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‘We got this’: American left galvanized by death of RBG

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Sep 21, 2020 - 09:46 AM

WASHINGTON — The death of Ruth Bader Ginsburg sounded a warning for American progressives, thousands of whom — wracked with ever-deepening concern for the future — gathered Saturday outside the Supreme Court in Washington to honor the late justice.

As evening fell with a sudden September chill, a constant stream of families and young people gathered for a second night — just 45 days from the US presidential election — to pay homage to the progressive icon, affectionately referred to as “RBG.”

“Ruth, I didn’t know you, but you affected my life in many ways,” says one of many letters placed at the foot of the court building, among flowers, rainbow flags and Ginsburg bobblehead figurines.

A choir gave a concert, singing John Lennon’s “Imagine” among other songs, as mourners lit candles and organizations representing liberal causes such as Black Lives Matter, gun reform and pro-choice groups handed out shirts, signs and stickers.

“This marks a seismic shift in the course for justice for our generation and will have a permanent effect on the history of what Generation Z does,” gun reform activist David Hogg, who survived the Marjorie Stoneman Douglas High School shooting in 2018, told AFP.

Earlier, among the anonymous mourners, Democratic vice presidential candidate Kamala Harris wended her way discreetly to the front of the crowd.

“RBG was one of my pioneers, an icon, a fighter. She was a woman in every way,” she told AFP, shielding herself from the crisp September day with a black hooded sweatshirt.

Harris’s running mate and President Donald Trump’s opponent, Joe Biden, has failed to drum up great enthusiasm among progressive voters, due to his centrist views and advanced age — 77.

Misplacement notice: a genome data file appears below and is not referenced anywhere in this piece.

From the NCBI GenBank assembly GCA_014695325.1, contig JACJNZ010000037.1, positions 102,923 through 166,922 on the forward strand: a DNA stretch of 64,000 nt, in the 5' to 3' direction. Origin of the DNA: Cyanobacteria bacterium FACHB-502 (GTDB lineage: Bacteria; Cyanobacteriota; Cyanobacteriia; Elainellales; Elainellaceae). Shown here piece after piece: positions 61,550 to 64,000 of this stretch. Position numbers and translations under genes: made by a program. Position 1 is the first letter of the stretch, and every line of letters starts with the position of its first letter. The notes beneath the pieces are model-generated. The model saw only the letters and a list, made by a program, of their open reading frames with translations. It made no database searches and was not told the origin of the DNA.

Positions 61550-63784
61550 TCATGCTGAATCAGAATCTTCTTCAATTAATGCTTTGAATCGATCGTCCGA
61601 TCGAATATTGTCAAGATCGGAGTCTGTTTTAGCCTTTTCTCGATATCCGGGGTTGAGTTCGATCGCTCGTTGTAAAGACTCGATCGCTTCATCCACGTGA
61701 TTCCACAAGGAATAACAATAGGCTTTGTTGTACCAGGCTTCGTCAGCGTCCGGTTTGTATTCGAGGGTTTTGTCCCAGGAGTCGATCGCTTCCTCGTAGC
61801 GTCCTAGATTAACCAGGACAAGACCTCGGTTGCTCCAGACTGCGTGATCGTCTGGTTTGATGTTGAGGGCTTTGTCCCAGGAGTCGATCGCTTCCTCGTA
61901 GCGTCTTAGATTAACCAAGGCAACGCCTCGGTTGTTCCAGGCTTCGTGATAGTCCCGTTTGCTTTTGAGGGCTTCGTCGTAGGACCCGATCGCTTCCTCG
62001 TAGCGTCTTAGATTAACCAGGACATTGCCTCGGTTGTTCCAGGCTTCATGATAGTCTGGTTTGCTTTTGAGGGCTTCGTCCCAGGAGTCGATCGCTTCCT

But Ginsburg’s death, in an America already on edge, could well galvanize them to his side.

Massachusetts senator Elizabeth Warren addressed mourners from a podium, telling them: “This fight has just begun.”

Wearing a rainbow headband, J. Ford Huffman, a gay man in his 70s, urged Democratic voters to “use the mourning period to energize ourselves” and make sure everyone votes on November 3.

The challenge will be to prevent the doyenne of the Supreme Court from being replaced with her ideological opposite, since Trump has pre-selected very conservative candidates.

Ginsburg made her name in the 1970s by bringing down a series of laws that discriminated against women.

Nominated to the country’s highest court in 1993, she spent her 27-year tenure there defending the rights of the LGBT community and immigrants, establishing herself unequivocally as a champion of the American left.

‘Vulnerable’ 

“Thank you for teaching us how to fight,” Gina Eppolito wrote in chalk on the pavement outside the imposing white marble building in the US capital, a city known for its progressivism.

The mother of two 11-year-olds, Eppolito said it was a “very big concern” of hers that rights acquired during her generation — particularly the right to abortion — might not be passed on to her children.

With Ginsburg’s death at age 87, the US Supreme Court could fall into the conservative camp for a long time.

“We are in an extremely vulnerable position,” Eppolito said.

Pam Crescenzo, 60, couldn’t hold back tears as she spoke: “If the courts continue to tilt to the right, it’s really going to be a difficult time to be a woman in America.”

Crescenzo, who came with her wife, said it was thanks to RBG that they had been able to get married.

To her right, a group of people read out a Hebrew prayer. Ginsburg was born to a Jewish family in New York and died on the eve of Rosh Hashanah, one of the most holy days in Judaism.

AFPIn a sign of the deep divisions in the United States, a man wearing a black suit came to the court — to praise Trump. He was roundly booed away by the crowd.

Many of the young people there also wanted to thank Ginsburg and to promise they would take up her fight.

“We have a lot of work to do and a lot of fighting to do in the next 45 days,” said Kiley Boland, 25, who clutched a book on Constitutional law under one arm.

“It’s on us now. She can rest; we got this.”

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